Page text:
The advent of a new year inspires a great deal of reflection and anticipation. Many of us will evaluate our personal and professional progress over the past 12 months and set new goals for the upcoming year. The same is true for “The Third Degree;” this installment will look back at some posts to provide additional resources related to the topics discussed. It will also look ahead to preview topics to be covered in future posts.
In “6 Tips for Working with an Operations Consultant” (17Jan2018), I suggested that “No-Go Zones” be identified to avoid wasting time on efforts that would ultimately be rejected. A related concept is detailed in “It’s Time to Tackle Your Team’s Undiscussables” (MIT Sloan Management Review, Fall 2019). All “Four Layers of Undiscussability” are relevant to a successful consultation, but the “thinking-saying gap” is most closely correlated with the “No-Go Zone” discussion. If client-team members are not forthcoming with information regarding limitations and challenges to the project, both client and consultant will suffer from the reduced effectiveness of the partnership.
The debate surrounding the “skills gap” rages on. The number of voices encouraging companies to take responsibility for employee development seems to be increasing, but we are not yet a dominant force, despite this approach providing a competitive advantage. My perspective was presented in “The Skills Gap Fallacy” [Part 1: “How the Skills Gap Grows” (7Feb2018), Part 2: “Local Solutions to a National Problem” (14Feb2018), Part 3: “Skills Gap Assessment and Closure” (21Feb2018)].
“Is There Really a Skills Gap?” (Education Week, 18Jul2017) provides a useful summary of the debate. Other articles that add to the discussion include:
“Where Should Workforce Development Start?” (South Carolina Manufacturing, 23Aug2018)
“Throwing Money at a Talent Problem Won’t Solve It.” (IndustryWeek, 25Sep2019)
“How to Create Excellent Employees.” (John Fairchild, 9Apr2018)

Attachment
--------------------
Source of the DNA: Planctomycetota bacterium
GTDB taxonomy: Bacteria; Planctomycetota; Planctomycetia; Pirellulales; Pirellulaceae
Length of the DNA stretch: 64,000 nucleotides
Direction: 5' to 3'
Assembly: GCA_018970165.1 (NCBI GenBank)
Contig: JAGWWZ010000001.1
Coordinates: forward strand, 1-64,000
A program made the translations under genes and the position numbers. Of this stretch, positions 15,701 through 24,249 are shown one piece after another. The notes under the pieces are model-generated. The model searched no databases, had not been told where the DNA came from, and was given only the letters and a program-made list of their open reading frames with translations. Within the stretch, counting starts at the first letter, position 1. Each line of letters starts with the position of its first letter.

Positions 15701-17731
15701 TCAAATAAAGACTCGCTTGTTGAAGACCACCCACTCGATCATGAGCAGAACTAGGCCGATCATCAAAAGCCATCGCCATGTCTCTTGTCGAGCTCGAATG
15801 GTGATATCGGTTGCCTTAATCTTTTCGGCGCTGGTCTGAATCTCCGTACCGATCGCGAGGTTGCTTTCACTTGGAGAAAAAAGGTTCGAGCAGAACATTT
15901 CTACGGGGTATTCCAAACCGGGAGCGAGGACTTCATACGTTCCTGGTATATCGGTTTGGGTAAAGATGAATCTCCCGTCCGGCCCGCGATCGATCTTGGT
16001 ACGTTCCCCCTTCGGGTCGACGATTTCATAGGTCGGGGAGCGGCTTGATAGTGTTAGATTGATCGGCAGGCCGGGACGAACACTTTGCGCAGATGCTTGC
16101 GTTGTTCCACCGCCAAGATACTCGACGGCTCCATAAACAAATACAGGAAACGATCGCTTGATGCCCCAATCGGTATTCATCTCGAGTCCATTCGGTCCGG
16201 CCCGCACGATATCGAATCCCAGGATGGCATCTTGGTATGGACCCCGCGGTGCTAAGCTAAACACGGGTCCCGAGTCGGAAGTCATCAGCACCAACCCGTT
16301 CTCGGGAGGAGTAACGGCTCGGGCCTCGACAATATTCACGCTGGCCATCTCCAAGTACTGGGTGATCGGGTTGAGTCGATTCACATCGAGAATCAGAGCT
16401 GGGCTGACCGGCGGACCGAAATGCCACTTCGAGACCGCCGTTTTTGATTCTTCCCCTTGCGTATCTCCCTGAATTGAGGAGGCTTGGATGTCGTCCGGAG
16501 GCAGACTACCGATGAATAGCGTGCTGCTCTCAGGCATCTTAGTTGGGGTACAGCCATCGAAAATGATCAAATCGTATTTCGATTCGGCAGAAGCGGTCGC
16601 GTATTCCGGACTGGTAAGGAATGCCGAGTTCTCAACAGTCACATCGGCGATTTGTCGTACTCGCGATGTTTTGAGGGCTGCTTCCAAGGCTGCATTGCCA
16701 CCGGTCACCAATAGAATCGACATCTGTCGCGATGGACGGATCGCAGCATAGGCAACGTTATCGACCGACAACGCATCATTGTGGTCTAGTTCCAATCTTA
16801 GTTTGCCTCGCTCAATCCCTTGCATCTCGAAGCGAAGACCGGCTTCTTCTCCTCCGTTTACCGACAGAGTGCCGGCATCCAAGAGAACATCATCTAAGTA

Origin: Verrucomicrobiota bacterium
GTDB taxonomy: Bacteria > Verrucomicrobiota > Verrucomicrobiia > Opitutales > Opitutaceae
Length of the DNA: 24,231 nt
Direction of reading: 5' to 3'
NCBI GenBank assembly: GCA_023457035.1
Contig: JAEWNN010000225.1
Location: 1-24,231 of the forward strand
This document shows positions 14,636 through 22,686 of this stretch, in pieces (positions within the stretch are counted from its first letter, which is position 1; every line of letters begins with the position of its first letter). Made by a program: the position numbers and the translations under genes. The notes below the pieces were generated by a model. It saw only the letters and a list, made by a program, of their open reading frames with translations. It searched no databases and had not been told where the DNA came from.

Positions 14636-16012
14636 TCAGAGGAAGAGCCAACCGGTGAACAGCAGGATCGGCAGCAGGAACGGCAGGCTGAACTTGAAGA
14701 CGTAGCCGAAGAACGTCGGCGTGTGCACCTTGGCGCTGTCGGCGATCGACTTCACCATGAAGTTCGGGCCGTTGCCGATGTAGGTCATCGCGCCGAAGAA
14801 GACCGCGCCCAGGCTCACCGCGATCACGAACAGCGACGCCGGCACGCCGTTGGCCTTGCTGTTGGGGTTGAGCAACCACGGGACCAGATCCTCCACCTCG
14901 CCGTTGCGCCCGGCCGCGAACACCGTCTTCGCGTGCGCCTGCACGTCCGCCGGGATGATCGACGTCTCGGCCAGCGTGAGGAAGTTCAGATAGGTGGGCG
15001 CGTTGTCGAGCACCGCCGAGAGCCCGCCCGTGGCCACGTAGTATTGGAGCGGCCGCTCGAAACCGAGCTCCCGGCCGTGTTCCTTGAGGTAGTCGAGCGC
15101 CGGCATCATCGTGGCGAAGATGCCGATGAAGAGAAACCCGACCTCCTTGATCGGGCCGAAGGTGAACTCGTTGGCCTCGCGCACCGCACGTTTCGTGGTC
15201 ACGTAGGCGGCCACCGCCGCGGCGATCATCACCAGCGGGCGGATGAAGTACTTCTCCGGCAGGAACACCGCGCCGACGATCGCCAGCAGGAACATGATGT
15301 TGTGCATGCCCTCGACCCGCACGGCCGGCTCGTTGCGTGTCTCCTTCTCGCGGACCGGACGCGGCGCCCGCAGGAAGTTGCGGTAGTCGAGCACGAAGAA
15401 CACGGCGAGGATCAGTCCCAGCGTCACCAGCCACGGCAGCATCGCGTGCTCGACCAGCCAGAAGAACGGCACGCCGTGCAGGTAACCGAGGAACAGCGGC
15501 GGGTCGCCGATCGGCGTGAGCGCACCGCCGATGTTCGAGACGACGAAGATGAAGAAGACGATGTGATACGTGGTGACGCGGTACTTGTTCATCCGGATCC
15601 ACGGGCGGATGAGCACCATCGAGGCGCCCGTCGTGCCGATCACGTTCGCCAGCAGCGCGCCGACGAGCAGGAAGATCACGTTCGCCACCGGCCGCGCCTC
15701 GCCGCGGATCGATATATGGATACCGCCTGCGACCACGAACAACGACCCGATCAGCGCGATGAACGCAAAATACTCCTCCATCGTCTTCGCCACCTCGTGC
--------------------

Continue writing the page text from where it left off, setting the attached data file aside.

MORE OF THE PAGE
“Don’t Let Knowledge Walk Out the Door.” (IndustryWeek, 30Oct2018)
“Your Two Options for Talent Shortages.” (Plant Services, Nov. 2019) [Also relevant to “Avoid the Spiral into Oblivion” (28Feb2018).]
As the onslaught of “You’re Not Reading Enough Books, Dummy” articles continues, I am happy to share one with similar sentiment to that in “Why Reading 100 Books per Year is the Wrong Goal” (16May2018). “Too many books, not enough time: Here’s a solution” (Glenn Leibowitz, 29May2018) tells us to read what makes us happy. Novel idea!
In “The Most Important Members of Your Project Team” (30May2018), I shared some benefits that optimists and pessimists offer their teams. For a deeper, more scientific, discussion, see Learned Optimism by Martin E. P. Seligman, PhD. The “Why Pessimism?” and “The Balance Sheet: Optimism vs. Pessimism” sections of Chapter 6, “Success at Work” (pp. 107 – 115), provide an overview and references to other parts of the book for further inquiry.
“The Power of Asking Pivotal Questions” (MIT Sloan Management Review, Winter 2015) lends credibility to “The Art of Asking” (22May2019) by citing background research. The general sentiment of both is succinctly summarized by Watson’s statement in Social Psychology (pp. 122 – 123): “One of the differences between the novice and the expert in any field is the questions each asks. Getting the right question may be more than half of the process of effective problem solving.”